Sorry for being blunt, but I find that amazing that somebody actually built a device with such low specifications. 1.5kb free memory is just insanely low. For a simple Pacmac I need to optimise the hell out of it? I thought this is supposed to get people into programming not scare them away.

There are currently over 100 perfectly functional and enjoyable sketches written for the Arduboy that are able to make due with the “insanely low” amount of RAM available.

Yours is the first sketch I’ve heard of so far that can’t be recovered using flashlight mode.

Maybe check out Ardu-man for some ideas.

Sorry again. I do not want to argue with you. I find it hard to believe that you cannot put a reasonable amount of RAM into such a device. Nevertheless, I will optimise the memory usage.

It is definitely not much ram to work with, however the limitation I most often come up against is in program space. If you’re looking for a way to handle tile maps check out Mystic Balloons technical page on the TEAM arg website.

The Virus LQP-79 page has a different way of handling tile maps for larger worlds.

Another C++ beginner question. I need to check if a certain bit is checked in an unsigned integer.

This is my array with the food-pellets in my pacman map. Each integer represents one row. Each bit is than one column.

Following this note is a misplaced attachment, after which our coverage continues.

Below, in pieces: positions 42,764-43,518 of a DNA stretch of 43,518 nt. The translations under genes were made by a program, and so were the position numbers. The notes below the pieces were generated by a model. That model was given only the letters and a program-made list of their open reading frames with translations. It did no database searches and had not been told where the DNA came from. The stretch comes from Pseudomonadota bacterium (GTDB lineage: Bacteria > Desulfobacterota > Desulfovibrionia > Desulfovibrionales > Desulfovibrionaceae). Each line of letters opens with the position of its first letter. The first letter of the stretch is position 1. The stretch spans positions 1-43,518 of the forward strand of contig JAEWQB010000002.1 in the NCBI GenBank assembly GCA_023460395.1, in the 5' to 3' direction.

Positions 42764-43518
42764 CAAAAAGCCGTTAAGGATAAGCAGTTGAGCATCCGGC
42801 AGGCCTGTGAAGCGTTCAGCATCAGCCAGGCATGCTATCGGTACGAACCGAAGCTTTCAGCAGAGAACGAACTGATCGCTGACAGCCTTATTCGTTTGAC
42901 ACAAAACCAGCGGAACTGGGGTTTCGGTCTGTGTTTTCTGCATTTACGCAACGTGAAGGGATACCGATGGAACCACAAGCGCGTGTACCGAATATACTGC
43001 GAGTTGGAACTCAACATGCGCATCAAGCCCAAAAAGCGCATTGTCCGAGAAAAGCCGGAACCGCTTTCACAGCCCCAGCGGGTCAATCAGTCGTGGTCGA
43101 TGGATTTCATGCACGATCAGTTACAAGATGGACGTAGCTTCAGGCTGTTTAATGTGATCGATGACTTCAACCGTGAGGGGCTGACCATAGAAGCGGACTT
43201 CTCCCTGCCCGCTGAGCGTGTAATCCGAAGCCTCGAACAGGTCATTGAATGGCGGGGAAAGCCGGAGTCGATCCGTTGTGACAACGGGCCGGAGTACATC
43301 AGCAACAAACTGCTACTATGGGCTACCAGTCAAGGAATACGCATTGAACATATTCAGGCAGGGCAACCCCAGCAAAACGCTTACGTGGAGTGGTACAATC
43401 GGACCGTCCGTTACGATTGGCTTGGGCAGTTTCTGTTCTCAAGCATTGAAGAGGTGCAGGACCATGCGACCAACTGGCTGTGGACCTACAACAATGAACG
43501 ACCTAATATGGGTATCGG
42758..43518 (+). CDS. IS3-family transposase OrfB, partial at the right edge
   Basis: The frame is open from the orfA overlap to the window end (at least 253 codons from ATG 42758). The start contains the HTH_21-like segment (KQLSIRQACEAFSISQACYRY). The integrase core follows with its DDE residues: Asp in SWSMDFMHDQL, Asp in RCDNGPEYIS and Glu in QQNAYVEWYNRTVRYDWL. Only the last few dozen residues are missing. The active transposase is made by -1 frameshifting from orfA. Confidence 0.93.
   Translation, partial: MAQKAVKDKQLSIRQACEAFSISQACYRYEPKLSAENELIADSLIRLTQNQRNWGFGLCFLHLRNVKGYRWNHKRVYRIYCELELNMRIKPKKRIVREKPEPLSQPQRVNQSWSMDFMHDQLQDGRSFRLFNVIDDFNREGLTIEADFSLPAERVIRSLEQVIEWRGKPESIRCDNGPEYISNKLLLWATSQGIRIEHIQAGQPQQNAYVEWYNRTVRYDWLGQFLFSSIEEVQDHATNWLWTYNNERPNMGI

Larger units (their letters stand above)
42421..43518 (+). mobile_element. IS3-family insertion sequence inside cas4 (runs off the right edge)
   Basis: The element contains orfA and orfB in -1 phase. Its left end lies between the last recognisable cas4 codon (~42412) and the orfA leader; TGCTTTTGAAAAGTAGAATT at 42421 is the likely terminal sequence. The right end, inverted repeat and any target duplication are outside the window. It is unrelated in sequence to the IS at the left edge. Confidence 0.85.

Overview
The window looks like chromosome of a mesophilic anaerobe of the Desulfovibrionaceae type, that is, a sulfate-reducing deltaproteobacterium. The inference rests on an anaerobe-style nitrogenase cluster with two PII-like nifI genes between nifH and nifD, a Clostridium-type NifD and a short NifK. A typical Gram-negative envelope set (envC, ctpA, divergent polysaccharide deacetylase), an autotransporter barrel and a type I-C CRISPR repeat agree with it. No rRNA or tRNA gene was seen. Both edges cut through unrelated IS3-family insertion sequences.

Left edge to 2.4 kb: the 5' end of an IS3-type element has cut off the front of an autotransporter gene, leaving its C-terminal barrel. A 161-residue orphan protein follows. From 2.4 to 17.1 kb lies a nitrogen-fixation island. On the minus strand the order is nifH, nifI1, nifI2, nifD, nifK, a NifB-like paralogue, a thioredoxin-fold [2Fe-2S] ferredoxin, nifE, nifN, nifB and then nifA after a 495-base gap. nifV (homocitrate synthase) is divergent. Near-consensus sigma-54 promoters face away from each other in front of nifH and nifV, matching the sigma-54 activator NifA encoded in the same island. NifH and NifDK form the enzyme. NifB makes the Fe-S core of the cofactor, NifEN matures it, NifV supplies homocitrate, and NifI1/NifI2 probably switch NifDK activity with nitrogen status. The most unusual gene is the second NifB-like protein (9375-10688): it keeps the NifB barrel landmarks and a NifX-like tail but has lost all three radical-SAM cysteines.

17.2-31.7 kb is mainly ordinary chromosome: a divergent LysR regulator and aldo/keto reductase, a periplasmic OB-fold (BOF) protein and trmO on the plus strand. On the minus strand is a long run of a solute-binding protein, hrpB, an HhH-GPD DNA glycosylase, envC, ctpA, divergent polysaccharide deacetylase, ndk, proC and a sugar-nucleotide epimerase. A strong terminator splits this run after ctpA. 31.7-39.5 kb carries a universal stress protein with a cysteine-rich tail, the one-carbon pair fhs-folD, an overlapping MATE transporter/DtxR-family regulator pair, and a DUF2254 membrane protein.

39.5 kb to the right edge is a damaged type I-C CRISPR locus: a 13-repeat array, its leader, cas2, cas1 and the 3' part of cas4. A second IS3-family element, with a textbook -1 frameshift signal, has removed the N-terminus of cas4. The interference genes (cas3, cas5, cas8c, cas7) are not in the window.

unsigned int pellets[] = {
  0x00000000, 0x7ff9ffe0, 0x42090420, 0x42090420,
  0x42090420, 0x7fffffe0, 0x42402420, 0x42402420,
  0x7e79e7e0, 0x20004000, 0x20004000, 0x20004000,
  0x20004000, 0x20004000, 0x20004000, 0x20004000,
  0x20004000, 0x20004000, 0x20004000, 0x20004000,
  0x7ff9ffe0, 0x42090420, 0x42090420, 0x73f9fce0,
  0x12402480, 0x12402480, 0x7e79e7e0, 0x40090020,
  0x40090020, 0x7fffffe0, 0x00000000

This is the method to check if a pellet is at a certain map position:

boolean evalFood( const unsigned int x, const unsigned int y ) {
  unsigned int row = pellets[y];
  unsigned int mask = 1 << x;
  return 0 != (row & mask);

I double-checked the values in the array and they are correct. However I get rubbish when displaying them. The pellets are shifted by 8 columns and truncated after 11 columns. Any help is appreciated.

Part of the fun is trying to see what can be done in low memory space. That said, we are working on a new system with more memory for the future. The cool thing is all of the memory optimization done now will pay off even more with the expanded space.

In some ways Arduboy forces you to make efficient code and is meant to challenge you. It’s meant to be fun!

Also, we just used an Arduino Leonardo as the basis of the system, not much additional system design was considered at the time! Keep us posted on the project!

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Turns out they were not :slight_smile: I messed up LSB and HSB. However it does not read bits higher than 15.

Because int are not necessary 32bits in Arduino. Got it.

If you’re working in C or C++ with data that has to be a known size, regardless of the platform, it’s best to use the specific sized types. In this case it would be uint32_t

However, the Arduboy has an 8 bit processor and natively can only work with bytes. Any larger type takes extra code and processing time. It would probably be better if you made pellets an array of uint8_t (or byte if you want to stay with official Arduino types). Then, treat 4 bytes as a row.